Re: need help with case gauge
I think you should learn about standard headspacing with non-belted cartridges, and disregard the belt all together.
But this info from Wilson should make some sense of what you have:
THE WILSON ADJUSTABLE CARTRIDGE CASE GAGE
FOR BELTED CALIBERS
(Patent No. 3,209,461)
In the making of rimless ammunition and in the chambering of rifles for the same, a close relationship is maintained between the cone-to-head length of the cartridge and the same dimension (headspace) in the chamber. This is because uniform ignition depends on this fit, as the shoulder in the chamber supports the cartridge against the blow of the firing pin. In many rimless calibers the cone-to-head length of a new cartridge will be slightly greater than the cone-to-bolt face length (headspace) of a correctly chambered rifle. Thus there may be some "feel" in. closing the bolt on a new cartridge. In belted calibers, proper ignition does not depend on the cone-to-head length of the cartridge relative to the chamber. Instead, the firing pin thrust is taken by the belt against its seat in the chamber. This means that cone-to-head length of belted cartridges is of no consequence as far as ignition is concerned and the factory can be, and in many cases is, quite tolerant regarding the fit of the cartridge beyond the belt recess. The factory is concerned only with the firing of the cartridge once and new brass will stand a lot of stretching. The reloader, however, is concerned with the fit of the cartridge beyond the belt and the less the brass is worked in reloading and firing the longer it will last.
In our first Case Gage for a belted cartridge, the 300 H. & H., the shoulder angle was so gradual that cases had much less tendency to stretch (and pull apart) than would be the case with a more abrupt angle. With the advent of later belted calibers like the 7x61', the Weatherbys, the 264, 300 and 338 Winchester Magnums, etc., with their more abrupt shoulders, the problem has become a real one. To complicate matters, different rifles of the same make will be found to vary greatly in chamber dimensions forward of the belt.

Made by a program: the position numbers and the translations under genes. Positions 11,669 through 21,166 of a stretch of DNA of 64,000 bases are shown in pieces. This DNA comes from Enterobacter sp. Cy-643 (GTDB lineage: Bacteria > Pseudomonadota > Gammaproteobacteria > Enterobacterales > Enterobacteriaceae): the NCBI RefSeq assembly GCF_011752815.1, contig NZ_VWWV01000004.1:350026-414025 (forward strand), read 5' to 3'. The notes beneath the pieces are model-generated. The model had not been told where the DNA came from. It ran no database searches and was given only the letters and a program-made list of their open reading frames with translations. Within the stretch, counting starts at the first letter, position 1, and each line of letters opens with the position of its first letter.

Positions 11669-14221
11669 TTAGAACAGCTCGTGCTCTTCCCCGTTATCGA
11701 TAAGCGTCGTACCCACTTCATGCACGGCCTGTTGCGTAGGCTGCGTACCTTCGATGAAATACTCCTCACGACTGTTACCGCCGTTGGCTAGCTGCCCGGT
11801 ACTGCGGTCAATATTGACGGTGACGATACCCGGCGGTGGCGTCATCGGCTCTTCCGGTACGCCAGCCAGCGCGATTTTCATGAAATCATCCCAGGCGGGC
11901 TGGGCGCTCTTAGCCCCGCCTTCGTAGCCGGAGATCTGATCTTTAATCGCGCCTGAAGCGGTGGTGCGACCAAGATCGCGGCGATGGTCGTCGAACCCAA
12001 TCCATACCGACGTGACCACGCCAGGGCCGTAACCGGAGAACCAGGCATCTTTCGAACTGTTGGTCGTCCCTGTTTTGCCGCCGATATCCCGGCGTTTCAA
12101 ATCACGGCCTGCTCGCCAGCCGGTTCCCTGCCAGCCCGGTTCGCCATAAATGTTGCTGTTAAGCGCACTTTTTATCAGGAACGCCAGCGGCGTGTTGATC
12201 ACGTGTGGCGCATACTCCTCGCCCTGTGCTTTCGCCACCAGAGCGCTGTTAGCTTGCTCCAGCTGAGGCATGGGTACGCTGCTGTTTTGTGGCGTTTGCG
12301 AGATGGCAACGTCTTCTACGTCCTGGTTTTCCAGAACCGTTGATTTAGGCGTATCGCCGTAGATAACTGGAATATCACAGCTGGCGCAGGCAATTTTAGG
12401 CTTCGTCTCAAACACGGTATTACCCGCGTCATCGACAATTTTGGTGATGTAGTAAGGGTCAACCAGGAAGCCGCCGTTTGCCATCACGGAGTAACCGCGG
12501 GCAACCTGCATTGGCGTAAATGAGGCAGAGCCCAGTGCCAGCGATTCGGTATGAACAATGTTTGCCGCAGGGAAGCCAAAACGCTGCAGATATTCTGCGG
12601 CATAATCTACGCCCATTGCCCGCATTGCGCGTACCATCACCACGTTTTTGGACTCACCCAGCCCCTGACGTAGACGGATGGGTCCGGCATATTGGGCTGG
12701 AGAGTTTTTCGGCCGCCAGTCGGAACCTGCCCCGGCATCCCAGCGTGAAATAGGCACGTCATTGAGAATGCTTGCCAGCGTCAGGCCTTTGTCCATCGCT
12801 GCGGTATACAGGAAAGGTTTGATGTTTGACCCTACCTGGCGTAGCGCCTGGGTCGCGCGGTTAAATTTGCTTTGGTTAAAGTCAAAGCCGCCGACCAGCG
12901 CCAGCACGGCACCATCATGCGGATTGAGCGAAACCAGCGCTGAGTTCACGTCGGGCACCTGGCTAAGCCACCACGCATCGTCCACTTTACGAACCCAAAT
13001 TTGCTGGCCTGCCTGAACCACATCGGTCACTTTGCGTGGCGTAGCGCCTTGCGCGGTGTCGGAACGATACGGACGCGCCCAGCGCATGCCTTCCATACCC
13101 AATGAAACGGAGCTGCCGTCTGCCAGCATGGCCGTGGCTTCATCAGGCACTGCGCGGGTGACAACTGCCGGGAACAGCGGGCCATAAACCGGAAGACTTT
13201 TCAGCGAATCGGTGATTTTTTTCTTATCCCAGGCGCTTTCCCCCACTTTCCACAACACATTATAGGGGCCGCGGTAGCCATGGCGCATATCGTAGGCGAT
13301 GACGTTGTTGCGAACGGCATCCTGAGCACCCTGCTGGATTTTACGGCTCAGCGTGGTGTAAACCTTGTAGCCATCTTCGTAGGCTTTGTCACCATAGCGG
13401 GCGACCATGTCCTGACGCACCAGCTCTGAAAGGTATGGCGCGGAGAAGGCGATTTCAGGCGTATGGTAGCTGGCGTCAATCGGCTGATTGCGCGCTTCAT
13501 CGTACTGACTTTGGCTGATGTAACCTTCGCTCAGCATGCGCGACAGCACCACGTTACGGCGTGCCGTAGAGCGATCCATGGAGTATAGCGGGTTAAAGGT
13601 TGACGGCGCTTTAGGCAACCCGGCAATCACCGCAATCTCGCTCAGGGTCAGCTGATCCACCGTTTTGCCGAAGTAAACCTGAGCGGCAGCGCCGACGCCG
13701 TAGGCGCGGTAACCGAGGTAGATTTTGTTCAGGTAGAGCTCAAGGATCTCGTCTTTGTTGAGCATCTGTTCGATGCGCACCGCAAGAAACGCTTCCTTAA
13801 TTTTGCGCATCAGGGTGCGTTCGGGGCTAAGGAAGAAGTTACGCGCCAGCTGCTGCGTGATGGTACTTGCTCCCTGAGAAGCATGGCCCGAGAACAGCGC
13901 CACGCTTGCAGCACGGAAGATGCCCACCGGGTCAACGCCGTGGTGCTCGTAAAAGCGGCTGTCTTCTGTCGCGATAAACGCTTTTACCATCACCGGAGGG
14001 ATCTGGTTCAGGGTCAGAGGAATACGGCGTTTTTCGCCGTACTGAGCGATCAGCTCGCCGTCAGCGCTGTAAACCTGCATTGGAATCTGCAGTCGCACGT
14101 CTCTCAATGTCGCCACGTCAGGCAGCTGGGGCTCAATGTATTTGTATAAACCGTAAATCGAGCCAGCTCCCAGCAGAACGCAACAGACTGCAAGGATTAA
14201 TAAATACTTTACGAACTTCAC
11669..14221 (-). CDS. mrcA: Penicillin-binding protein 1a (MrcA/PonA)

After a great deal of time spent on this problem we have come up with a solution. This is the WILSON Adjustable Case Gage. Now the customer can readily adjust a case gage to fit his particular rifle and can then adjust his resizing die to correspond.
Note correct position of insert in gage body. The cone is inside and the lettered end out. Loosen the small screws, which have fibre pads underneath, and push insert out of gage body. A soft instrument like a wood dowel will not damage the gaging surface of the insert. Remove all grease from insert and gage body. Check to see fibre pads are still in place, then push insert into gage body until outer end is about 1/8 inch inside. Tighten screws very lightly. .
Drop one of your fired cases into the gage. The head should protrude. Next, push the case into the gage, causing the insert to slip, until the head of the case is even with the high part, or high parts, of the gage. A narrow, straight instrument, like a Brown & Sharpe #306 steel scale will do for this and will be fine for subsequent gaging. If your Wilson case gage is the stepped type, hold the gage with the lower step toward you and with the scale edge resting on the right edge of the upper step, use a slow, rocking motion to force the case and the insert down until the head of the case is even with the upper step. Be sure the scale is resting on the case head and not on the primer. Tighten screws. Check to see insert did not move when screws were tightened.
If your Wilson case gage is the new, grooved type, hold the gage with one end of the groove toward you and with the scale at 90 degrees to the groove, use the same rocking motion to force the case head and insert down so head of case is even with upper surfaces. Tighten screws. With this adjustment completed you now have a case gage adjusted to your particular rifle.
Now adjust your full-length die to produce a cone-to-head length that will allow the case head to stop about halfway between upper and lower gaging surfaces. It should not be necessary to shorten the cone-to-head length to where the case head will register with the lower gage surface. A slight reduction in cone-to-head length, which will permit closing the bolt without undue effort, is all that is required.
It is suggested, after the gage is adjusted to your rifle, you drop in a new factory cartridge and note the location of the head. This will show how the brass will be unnecessarily overworked if brought back to new dimensions for each reloading, and why the case will separate after a few firings.
With the gage adjusted for your own cases you can check over-all length by standing it, with a cartridge case inside, on a flat surface, head end down. If the case mouth checks above the upper step, or upper surface, of the gage the case is over length and should be trimmed back to the lower gaging surface. The over-all length of the gage body represents maximum case length. Don't allow your cases to become longer than the gage.
WILSON CARTRIDGE CASE GAGES FOR RIMMED CALIBERS
CARTRIDGE CASE GAGES are now available for most popular rimmed rifle cases. Like the belted Magnum cartridges, these rimmed calibers do not depend on their shoulder to position the cartridge and take the firing pin thrust. They are also subject to the same overworking of the brass at the shoulder when reloaded if the resizing die is set incorrectly. The use of a Wilson Cartridge Case Gage can extend the useful life of rimmed brass and indicate the need for trimming when they lengthen.
L. E. WILSON, CASHMERE, WASHINGTON, OCTOBER, 1969